Weinstein appeal leaves victims in limbo, raising serious questions about justice system
‘This trial — and the jury's decision today – marks a new era of justice’. This was the triumphant message from Tina Tchen, President and CEO of the Time's Up Foundation, in March 2020 after Harvey Weinstein was sentenced to 23 years in prison for rape and sexual assault.
Heralded as a turning point for victims of sexual crimes, the verdict appeared to mark a fitting end to a protracted trial that captured the world’s attention. However, a year on, an appeal against his conviction and controversial settlement agreements fuel concerns about the legal system’s ability to deliver justice for victims of sexual misconduct.
The appeal, filed on 5 April 2021 in New York State Supreme Court, argues that a series of errors compromised the fairness of the trial and led to an ‘excessive’ sentence and calls on the Court to reverse both convictions and dismiss the charge of third-degree rape.
We need there to be more women in the justice system…to ensure that the lens is changing towards equality and more inclusiveness
Elise Groulx Diggs
Co-Chair, IBA Business Human Rights Committee
Luz Nagle is a former Co-Chair of the IBA Crimes Against Women Subcommittee. She believes the appeal’s success hinges on the alleged constitutional violation involving one juror – an issue that Nagle says ‘reads like a soap opera'. The brief cites that Juror No.11 authored a book ‘about the predations of older men against younger women’ but failed to disclose this fact and other interests relevant to the trial.
‘To me, the most significant issue is Juror 11 and whether Weinstein can get his conviction thrown out based on her alleged misconduct,’ says Nagle, who is also a professor at Stetson University College of Law. ‘The defence presented this new information to the judge, who indicated that he would “dump” the juror. The prosecution resisted and managed to prevent the judge from excusing the juror, even after question of the juror in open court.’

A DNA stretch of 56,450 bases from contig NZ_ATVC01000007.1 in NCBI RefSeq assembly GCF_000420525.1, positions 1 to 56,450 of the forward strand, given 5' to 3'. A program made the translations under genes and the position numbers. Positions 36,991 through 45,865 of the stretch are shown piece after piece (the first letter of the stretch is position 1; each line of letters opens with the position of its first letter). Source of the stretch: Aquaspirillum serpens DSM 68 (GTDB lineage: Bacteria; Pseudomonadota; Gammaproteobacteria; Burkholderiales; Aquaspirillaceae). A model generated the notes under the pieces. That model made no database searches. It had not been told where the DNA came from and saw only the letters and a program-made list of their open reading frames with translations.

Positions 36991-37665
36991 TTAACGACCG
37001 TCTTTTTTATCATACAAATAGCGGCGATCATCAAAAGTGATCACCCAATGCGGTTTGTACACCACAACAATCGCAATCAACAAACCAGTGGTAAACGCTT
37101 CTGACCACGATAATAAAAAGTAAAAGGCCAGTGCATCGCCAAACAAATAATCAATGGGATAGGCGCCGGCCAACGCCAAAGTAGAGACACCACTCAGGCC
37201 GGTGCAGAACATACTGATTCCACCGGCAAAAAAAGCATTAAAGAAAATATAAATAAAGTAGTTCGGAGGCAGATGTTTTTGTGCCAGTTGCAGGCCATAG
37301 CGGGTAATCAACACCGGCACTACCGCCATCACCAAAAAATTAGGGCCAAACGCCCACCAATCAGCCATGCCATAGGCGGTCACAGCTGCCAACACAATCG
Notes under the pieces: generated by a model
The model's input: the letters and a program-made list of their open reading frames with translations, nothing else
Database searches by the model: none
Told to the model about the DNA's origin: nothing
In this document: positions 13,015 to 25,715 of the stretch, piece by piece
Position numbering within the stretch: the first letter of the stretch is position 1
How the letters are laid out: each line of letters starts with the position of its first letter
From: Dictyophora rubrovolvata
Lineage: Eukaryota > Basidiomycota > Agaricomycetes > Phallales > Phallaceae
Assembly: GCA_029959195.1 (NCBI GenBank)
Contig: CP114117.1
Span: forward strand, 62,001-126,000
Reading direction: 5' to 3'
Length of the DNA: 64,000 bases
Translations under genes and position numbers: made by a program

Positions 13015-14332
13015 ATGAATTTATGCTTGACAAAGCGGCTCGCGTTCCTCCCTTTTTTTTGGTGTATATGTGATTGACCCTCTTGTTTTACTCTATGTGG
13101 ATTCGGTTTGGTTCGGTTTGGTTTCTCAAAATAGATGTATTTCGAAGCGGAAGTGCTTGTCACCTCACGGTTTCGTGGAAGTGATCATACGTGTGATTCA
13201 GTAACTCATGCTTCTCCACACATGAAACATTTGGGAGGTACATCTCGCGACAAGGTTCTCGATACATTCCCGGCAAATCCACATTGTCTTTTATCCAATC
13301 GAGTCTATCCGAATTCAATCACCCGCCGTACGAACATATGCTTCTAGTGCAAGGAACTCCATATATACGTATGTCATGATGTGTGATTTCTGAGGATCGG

Weinstein’s legal team also alleges that the trial was ‘permeated with negative publicity about him and his alleged relationships with women’, claiming that this unduly influenced the verdict. This isn’t the first time concerns have been raised as to whether the justice system can give Weinstein a fair trial against a backdrop of intense media scrutiny. Robert Balin, a partner at Davis Wright Tremaine in New York, acted on behalf of several news organisations in 2019 arguing that they had a First Amendment right to sit in the pre-trial hearing. However, the judge closed the courtroom to the press and the public for that portion of the trial, citing this as the only way ‘to avoid the tainting of the jury pool.’
High-profile cases pose considerable challenges for both juries and judges. Balin, also a member of the IBA Media Law Committee Advisory Board, believes the media can play an important ‘watchdog’ role and that press coverage shouldn’t be restricted. ‘A fair trial does go both ways,’ he says. ‘It is surely the right of the defendant and the accused to the extent that prosecutors need relevant evidence. Wholesome pre-trial press coverage helped that to happen. Closing a courtroom in America is an exceptional act. It is the exception, not the rule. The [majority of the] trial was ultimately conducted in public, as it should be.’